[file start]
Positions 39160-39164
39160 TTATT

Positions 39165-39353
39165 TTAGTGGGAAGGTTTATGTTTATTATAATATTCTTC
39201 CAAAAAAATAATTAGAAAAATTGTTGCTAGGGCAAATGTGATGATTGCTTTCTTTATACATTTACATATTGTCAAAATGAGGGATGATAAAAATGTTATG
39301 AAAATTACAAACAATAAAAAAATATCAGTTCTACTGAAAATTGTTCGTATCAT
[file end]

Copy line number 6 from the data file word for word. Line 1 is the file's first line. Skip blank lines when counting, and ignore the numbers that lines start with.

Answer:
39301 AAAATTACAAACAATAAAAAAATATCAGTTCTACTGAAAATTGTTCGTATCAT